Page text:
Where to Fish in the City

If you often think about where to fish - which we find ourselves doing often for obvious reasons - you quickly recognize how unique a place like Florida is. With a good percentage of available real estate within minutes of the coastline, even residents that live hours from the smell of brine in the air are only minutes from fish. Nationally, far more anglers seek largemouth or smallmouth bass (with trout and salmon a close second) than they do snook, redfish, halibut, blackfin tuna, wahoo, sailfish, cobia, blacktip shark, blackfish or stripers. Saltwater fishing is only a subcategory of a sport that bites deep regardless of the taste or size or species we think we might find, fool and catch.

downtown tampa

A place like the Platt Street Bridge in downtown Tampa can prove to be one of the most productive nighttime snook fisheries on Florida's West Central coast. Fortunately for those anglers who know how to analyze and fish structure in urban areas like Tampa, know that this is only one of hundreds of such hot spots. Look for strong flowing water where rivers enter bays like this one, and the mouth of the river is going to produce and hold fish all year. These are resident fish and seek the lights and structures offered by urban bridges, sea walls and estuarine river mouths.

Fishing in the City

One of the truly amazing things about finding out where to fish in urban settings is the fact that fish are even there. I mean shouldn't all those houses peppering every inch of coastal Florida have killed every single snook in existence prior to 1952 or so? At a recent media event a guy was showing slides of two different areas of Charlotte Harbor, Florida. One area had houses and the other area had mud and mangroves. He showed a slide of the bio-mass of snook embryos in the muddy waters and how few there were under the docks of these houses.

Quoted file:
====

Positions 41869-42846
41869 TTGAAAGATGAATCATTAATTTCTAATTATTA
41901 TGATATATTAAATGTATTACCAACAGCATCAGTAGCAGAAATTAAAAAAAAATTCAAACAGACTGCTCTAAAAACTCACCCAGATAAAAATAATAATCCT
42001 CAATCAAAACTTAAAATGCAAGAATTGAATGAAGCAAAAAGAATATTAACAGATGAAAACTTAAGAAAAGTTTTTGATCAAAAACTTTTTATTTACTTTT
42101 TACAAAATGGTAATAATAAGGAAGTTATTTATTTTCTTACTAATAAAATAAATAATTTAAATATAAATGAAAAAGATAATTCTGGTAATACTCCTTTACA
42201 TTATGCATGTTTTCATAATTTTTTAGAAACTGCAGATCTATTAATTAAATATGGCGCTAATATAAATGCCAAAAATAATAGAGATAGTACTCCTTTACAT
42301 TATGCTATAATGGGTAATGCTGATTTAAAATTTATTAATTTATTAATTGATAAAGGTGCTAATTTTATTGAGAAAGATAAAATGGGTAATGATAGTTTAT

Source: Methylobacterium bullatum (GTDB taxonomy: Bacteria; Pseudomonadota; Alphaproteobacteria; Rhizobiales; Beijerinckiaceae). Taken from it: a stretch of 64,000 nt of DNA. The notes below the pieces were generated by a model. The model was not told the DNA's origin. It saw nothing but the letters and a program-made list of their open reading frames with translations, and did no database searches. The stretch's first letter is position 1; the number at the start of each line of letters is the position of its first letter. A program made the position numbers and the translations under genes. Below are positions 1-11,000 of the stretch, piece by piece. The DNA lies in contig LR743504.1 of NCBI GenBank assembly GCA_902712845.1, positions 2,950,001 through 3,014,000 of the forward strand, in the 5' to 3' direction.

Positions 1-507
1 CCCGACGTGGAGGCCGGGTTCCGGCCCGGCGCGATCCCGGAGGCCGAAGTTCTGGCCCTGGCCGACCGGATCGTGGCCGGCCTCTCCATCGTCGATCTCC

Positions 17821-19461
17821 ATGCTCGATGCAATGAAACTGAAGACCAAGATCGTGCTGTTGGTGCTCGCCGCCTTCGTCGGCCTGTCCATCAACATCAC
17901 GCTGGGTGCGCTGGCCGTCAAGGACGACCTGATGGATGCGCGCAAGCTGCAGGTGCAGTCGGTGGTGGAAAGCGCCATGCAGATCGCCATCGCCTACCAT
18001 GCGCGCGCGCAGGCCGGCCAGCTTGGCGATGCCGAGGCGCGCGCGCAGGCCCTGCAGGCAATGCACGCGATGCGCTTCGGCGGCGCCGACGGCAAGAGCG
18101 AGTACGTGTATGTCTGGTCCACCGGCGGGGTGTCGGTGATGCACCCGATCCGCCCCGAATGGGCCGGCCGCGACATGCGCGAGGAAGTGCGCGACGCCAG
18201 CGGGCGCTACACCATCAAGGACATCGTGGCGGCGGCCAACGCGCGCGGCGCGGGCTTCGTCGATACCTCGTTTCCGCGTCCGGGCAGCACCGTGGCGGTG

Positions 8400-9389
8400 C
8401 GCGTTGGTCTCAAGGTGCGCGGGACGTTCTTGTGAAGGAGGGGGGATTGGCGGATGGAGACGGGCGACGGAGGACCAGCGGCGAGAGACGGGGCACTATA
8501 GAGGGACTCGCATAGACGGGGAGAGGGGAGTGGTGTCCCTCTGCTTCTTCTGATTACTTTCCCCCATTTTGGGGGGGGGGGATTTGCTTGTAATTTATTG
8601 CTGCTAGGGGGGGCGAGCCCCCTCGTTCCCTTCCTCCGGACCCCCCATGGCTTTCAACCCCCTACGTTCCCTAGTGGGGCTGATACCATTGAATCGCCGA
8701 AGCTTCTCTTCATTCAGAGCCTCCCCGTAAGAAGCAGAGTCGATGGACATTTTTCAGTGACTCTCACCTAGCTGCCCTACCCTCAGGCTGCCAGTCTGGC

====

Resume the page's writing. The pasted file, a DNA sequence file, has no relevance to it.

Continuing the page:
"Do you fish for snook?" I asked.

"No. I am from Washington DC. I study them. I don't catch them except for science."

If he did fish for snook he would know that the place to catch them - not weigh their embryos, but actually catch them on a hook and line - is under those docks. Obviously mankind hasn't killed off the fish. Do we have an effect on them? Yeah. If there were no lions there would be a greater population of Gazelles, I am sure. And less grass for them to eat. Cities with moving water or clean lakes hold the same fish they did before the concrete. You can catch a lot of fish - big fish - in the city.

Identifying coastal urban fisheries

The first thing you have to do is find where to fish. In keeping with our theory that 90% of the fish are caught by 10% of the anglers (with 90% of fishers catching only one-in-ten of the targeted fish landed), that means you have to figure out where the fish are likely to be.

When you're trying to find out where to fish, the first thing to look for is tidal flow and structure. You want places where the water is moving; places where the water has to sort-of squeeze through something. A bridge is a good example. Before the bridge was there, the opening was one size. To build the bridge, the engineers built pilings and extended the shoreline a bit to accommodate the structure of the bridge. That means that the space where a bridge crosses a place where there is an outflow or inflow of water, the water has to fit through the now-tighter space where the bridge is. The water is "choked". The choke makes the water move slightly faster in that tiny space. It now also curves where the edges of the bridge or structure is located.